Although the Second Circuit has not spoken on this issue, other circuits have held that the NFIA does not expressly authorize insureds to bring extra-contractual state law claims[5] related to the handling of a claim.[6] See Wright v. Allstate Ins. Co., 415 F.3d 384, 389-90 (5th Cir. 2005) ( Wright I ") (holding that state law tort claims arising from claims handling by a WYO are preempted by federal law); Wright v. Allstate Ins. Co., 500 F.3d 390, 394 (5th Cir. 2007) (" Wright II ") ("Even though the NFIA does allow a policyholder to sue a WYO insurer for amounts due under the contract, nowhere in the NFIA or the SFIP does Congress explicitly reference any right of a policyholder to bring extra-contractual claims against a WYO insurer."); C.E.R. 1988, Inc. v. The Aetna Cas. & Sur. Co., 386 F.3d 263, 270-72 (3d Cir. 2004) (holding that the NFIA preempts state law and "conclud[ing] that the application of state tort law would impede Congress's objectives... to reduce fiscal pressure on federal flood relief efforts"); Gibson, 289 F.3d at 949 ("[M]ost courts have consistently found that NFIA preempts state law claims that are based on the handling and disposition of [Policy] claims.").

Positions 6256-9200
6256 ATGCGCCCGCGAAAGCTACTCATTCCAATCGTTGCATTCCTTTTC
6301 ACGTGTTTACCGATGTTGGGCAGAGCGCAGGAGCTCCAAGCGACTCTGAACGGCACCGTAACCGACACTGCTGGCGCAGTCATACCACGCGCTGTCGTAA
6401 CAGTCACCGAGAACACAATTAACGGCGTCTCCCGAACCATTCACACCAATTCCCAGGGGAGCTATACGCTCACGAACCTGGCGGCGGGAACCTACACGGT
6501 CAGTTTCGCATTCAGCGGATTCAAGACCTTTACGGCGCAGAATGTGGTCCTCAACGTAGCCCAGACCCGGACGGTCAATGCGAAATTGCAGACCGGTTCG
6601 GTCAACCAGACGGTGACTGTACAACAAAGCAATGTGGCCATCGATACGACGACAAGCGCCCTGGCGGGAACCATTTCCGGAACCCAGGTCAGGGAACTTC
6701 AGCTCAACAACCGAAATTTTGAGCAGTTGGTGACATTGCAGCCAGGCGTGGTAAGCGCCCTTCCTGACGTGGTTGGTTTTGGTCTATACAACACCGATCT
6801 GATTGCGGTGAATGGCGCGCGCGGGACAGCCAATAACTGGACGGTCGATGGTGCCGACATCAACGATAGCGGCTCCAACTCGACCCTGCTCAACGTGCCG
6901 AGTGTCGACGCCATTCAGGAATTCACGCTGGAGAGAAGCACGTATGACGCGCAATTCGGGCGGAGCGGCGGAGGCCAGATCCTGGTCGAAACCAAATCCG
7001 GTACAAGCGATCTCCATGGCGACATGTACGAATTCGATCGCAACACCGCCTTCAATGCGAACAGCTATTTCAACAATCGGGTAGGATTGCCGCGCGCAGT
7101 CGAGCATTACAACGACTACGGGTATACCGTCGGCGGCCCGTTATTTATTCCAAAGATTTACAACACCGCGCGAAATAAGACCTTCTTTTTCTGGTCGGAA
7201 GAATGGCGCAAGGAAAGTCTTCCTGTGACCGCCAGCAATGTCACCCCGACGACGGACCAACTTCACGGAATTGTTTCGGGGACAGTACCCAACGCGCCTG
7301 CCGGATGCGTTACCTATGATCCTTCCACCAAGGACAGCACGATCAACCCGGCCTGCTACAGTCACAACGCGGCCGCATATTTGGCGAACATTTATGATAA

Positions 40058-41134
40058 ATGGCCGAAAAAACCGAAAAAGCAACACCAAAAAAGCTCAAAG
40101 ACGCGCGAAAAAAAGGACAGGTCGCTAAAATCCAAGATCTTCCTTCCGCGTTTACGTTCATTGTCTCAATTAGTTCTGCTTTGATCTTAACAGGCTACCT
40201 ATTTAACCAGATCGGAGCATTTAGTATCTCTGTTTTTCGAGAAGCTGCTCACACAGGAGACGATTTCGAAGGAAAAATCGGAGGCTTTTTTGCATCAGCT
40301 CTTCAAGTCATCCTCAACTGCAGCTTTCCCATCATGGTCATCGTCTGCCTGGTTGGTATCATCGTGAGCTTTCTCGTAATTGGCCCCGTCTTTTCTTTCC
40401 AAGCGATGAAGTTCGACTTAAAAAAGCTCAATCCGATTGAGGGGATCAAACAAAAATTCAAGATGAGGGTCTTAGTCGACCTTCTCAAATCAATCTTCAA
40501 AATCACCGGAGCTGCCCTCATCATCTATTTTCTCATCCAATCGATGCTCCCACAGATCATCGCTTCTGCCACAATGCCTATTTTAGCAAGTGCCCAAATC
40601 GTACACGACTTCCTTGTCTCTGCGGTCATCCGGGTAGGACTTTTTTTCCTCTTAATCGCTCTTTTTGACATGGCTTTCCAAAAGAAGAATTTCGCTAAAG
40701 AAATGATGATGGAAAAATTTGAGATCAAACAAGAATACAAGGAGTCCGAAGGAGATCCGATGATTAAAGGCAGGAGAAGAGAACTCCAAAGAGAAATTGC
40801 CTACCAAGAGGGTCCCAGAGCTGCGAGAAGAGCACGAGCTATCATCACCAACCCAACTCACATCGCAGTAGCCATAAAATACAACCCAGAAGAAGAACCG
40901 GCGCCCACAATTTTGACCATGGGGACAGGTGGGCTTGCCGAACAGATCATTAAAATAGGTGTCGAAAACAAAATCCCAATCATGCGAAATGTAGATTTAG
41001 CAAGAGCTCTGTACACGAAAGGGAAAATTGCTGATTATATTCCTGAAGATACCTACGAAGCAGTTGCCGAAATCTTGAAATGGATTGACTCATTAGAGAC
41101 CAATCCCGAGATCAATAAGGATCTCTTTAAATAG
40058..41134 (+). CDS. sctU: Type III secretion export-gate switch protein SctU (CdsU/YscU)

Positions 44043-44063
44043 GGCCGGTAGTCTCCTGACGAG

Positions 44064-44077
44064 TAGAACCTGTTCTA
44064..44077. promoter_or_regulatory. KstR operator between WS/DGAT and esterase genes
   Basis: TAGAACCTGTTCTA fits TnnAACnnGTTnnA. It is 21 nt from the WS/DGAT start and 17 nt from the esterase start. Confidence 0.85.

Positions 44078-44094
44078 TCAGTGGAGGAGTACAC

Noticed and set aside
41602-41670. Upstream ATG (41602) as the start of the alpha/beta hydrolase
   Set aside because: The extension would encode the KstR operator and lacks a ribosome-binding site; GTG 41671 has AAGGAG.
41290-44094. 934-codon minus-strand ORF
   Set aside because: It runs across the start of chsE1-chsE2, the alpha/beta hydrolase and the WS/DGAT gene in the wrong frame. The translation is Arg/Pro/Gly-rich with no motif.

Ignoring this case law, and the numerous district court decisions from across the country cited in Standard Fire's moving brief, (Dkt. No. 8, Attach. 1 at 5-6), Southbridge relies entirely on a recent decision from the District of Connecticut, Ragusa Corp. v. Standard Fire Ins. Co., No. 3:12-CV-01609, 2014 WL 1281314, at *3-4 (D. Conn. Mar. 27, 2014). In Ragusa, the plaintiffs brought an action against Standard Fire to recover amounts allegedly due under a flood insurance policy, alleging, among other things, breach of contract, negligent misrepresentation, and breach of the implied covenant of good faith and fair dealing. Id. at *1-2. Like here, Standard Fire argued that the plaintiff's extra-contractual claims should be dismissed as preempted by the NFIA. Id. at *3. Dismissing this argument, the court cited a provision of the regulations issued by FEMA-titled "Limitation on Litigation Costs"-which, in essence, permits the FEMA Office of the Chief Counsel, together with the Federal Insurance Administrator, to determine that certain "litigation is grounded in actions by the [WYO c]ompany that are significantly outside the scope of this Arrangement, and/or involves issues of agent negligence, " and refuse to reimburse the WYO company for any award or judgment for damages and litigation costs. Id. at *4 (citing 44 C.F.R. pt. 62, app. A, Art. III(D)(3)).[7] Based solely on this language, the court concluded that extra-contractual claims could survive because "the flood insurance regulations issued by FEMA contemplate the possibility of negligence and/or other litigation actions against insurance companies that fall significantly outside the scope of the Standard Flood Insurance Policy Arrangement." Id.